Sunday, August 24, 2008

Motivational Articles & Stories - Harvey Mackay

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Michael Jordan

By Harvey Mackay

An obscure outfielder for the St. Louis Browns, Dick Kryhoski, once
observed, "The first time I saw Ted Williams hit, I knew God hadn't
created everybody equal." The same can be said for basketball
superstar Michael Jordan. We are used to seeing Michael Jordan in
total control. The greater the pressure, the stronger his game:
Michael setting the pace, forcing the action, dictating every move
on the floor by every player with his dominating talent.

So it is no surprise that when Michael announced his retirement from
basketball, the pundits were universally in agreement: good move,
Michael.

I hate to be the skunk at the garden party, but I am not going to
join the hallelujah chorus.

No, Michael. Bad move.

The Michael Jordan that mouthed the words at the press conference
may have looked and sounded like the same Michael Jordan we have
seen ripping NBA defenses to shreds, but it wasn't. It was a shell.

Recently, Michael hit a bad patch in his private life. The gambling
and the murder of his father converged. Like any human being under
the kind of stress Jordan was under, he sought advice. And he got
it. Quit. Take stock. Get away.

That's exactly what you don't do.

You don't quit doing what you do best, you do not abandon the
wellspring of your identity, because you have been blindsided by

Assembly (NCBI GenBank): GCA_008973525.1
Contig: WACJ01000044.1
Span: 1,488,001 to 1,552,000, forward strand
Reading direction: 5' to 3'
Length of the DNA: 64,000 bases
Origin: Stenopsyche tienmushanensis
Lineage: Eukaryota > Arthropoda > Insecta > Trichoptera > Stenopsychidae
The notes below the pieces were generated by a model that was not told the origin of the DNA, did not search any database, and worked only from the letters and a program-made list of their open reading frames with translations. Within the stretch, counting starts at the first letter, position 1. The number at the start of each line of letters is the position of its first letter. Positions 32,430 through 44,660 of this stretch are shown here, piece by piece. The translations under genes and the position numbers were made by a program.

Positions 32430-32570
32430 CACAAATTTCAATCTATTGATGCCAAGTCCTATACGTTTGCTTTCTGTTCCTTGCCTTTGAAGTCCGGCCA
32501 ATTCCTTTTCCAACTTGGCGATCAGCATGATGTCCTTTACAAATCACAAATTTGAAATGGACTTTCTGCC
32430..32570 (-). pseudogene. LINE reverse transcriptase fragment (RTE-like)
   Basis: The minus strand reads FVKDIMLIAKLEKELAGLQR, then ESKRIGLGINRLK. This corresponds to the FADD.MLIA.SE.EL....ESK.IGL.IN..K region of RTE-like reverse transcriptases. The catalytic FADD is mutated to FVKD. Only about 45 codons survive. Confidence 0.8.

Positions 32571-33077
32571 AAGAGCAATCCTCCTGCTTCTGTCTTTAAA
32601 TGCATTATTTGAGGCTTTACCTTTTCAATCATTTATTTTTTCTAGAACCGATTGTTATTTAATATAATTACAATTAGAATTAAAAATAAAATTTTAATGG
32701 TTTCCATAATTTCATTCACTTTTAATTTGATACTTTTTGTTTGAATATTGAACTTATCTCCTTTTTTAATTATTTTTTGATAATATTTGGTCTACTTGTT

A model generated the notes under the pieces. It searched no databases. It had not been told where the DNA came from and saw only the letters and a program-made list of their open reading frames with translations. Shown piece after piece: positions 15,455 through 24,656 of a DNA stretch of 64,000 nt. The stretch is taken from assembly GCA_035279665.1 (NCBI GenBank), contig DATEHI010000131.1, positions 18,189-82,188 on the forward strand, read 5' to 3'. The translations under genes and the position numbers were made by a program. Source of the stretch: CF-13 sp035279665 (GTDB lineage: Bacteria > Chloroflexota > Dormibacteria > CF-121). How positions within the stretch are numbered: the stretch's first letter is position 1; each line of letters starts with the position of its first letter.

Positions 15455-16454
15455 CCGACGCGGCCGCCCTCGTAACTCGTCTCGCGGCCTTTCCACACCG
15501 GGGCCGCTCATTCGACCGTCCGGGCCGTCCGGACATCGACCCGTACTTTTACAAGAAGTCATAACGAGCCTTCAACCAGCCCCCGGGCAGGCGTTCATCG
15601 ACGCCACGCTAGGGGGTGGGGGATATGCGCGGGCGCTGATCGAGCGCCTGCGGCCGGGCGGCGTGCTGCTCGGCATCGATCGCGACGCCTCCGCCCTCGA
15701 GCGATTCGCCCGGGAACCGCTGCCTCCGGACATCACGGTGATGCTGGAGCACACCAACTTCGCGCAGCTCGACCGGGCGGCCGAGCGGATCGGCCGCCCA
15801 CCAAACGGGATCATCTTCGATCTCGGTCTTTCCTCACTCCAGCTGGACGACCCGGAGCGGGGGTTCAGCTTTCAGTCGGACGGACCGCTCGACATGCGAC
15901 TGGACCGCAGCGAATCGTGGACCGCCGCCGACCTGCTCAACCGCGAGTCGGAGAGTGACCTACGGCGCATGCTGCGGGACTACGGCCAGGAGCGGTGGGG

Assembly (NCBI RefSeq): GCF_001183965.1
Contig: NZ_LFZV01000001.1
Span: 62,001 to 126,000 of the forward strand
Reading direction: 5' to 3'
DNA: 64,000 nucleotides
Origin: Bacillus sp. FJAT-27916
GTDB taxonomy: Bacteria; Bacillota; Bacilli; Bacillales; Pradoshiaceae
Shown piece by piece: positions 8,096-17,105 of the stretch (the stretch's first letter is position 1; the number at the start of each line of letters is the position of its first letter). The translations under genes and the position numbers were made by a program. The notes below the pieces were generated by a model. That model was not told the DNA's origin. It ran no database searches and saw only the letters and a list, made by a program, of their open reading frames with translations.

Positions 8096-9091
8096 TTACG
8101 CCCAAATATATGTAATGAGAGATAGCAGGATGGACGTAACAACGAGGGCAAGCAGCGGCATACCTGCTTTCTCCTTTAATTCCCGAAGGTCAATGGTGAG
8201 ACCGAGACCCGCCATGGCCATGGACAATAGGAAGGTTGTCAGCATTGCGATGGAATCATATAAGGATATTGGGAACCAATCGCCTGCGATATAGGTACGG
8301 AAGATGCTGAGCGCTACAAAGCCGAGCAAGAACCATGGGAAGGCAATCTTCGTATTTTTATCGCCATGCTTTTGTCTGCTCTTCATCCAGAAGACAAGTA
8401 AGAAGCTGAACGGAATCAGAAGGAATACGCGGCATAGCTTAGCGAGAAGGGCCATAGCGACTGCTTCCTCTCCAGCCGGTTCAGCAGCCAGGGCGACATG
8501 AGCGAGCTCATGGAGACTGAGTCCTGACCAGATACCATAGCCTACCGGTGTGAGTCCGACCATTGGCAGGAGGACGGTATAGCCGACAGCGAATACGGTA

life. You cannot regain control over the bad parts of your life by
giving up your control over the good parts.

Let's give the scenario a flip. What do you think Michael would have
done if a) the embarrassing gambling problem had not surfaced; b)
his father had not been killed; and c) Jordan and the Chicago Bulls
had lost, not won, their third consecutive NBA championship ... with
Jordan at something less than the top of his game. Easy. He never
would have quit. His whole professional existence has been built
around the give and take of competitive sports. Sometimes you win;
sometimes you lose. You have to be able to handle both. Jordan falls
off horse; Jordan gets back on horse. Hey, Babe Ruth didn't just set
the record for homers. He set it for strikeouts, too. That's
baseball. That's basketball. That's also life.

If Michael Jordan ever needed doing what he does best, it's now. Now
is not the time to focus on the negative. It's time to get back with
the program.

The point is this, and it's a sad one: we are often forced to make
life-changing decisions under miserable circumstances. Michael
wasn't. Even though his situation was stressful, he wasn't forced to
do anything. He didn't have to sell the farm. He wasn't losing his
skills. He wasn't in the middle of a child custody battle. He was
still in control of the game. He should have put more time between
his immediate personal problems and the decision to end his career.

He would have found it much easier to handle the grief of his
father's death with his demanding occupation taking so much of his
time and energy. Now, without that therapy, he'll have unlimited
time to anguish over his tragic loss.

If he had given himself that additional time, he never would have
made the decision to retire. Now that he has that time, I feel
certain he will reverse himself.

One thing I learned early in life was that an expert in his own
field was just that, and only that. When I first bought my own
business, I remember asking my great corporate lawyer for advice
when I was about to lose one of my customers because of a service
problem I was having delivering envelopes. He had the answer:
rewrite the contract. I did, and of course, I lost the customer.
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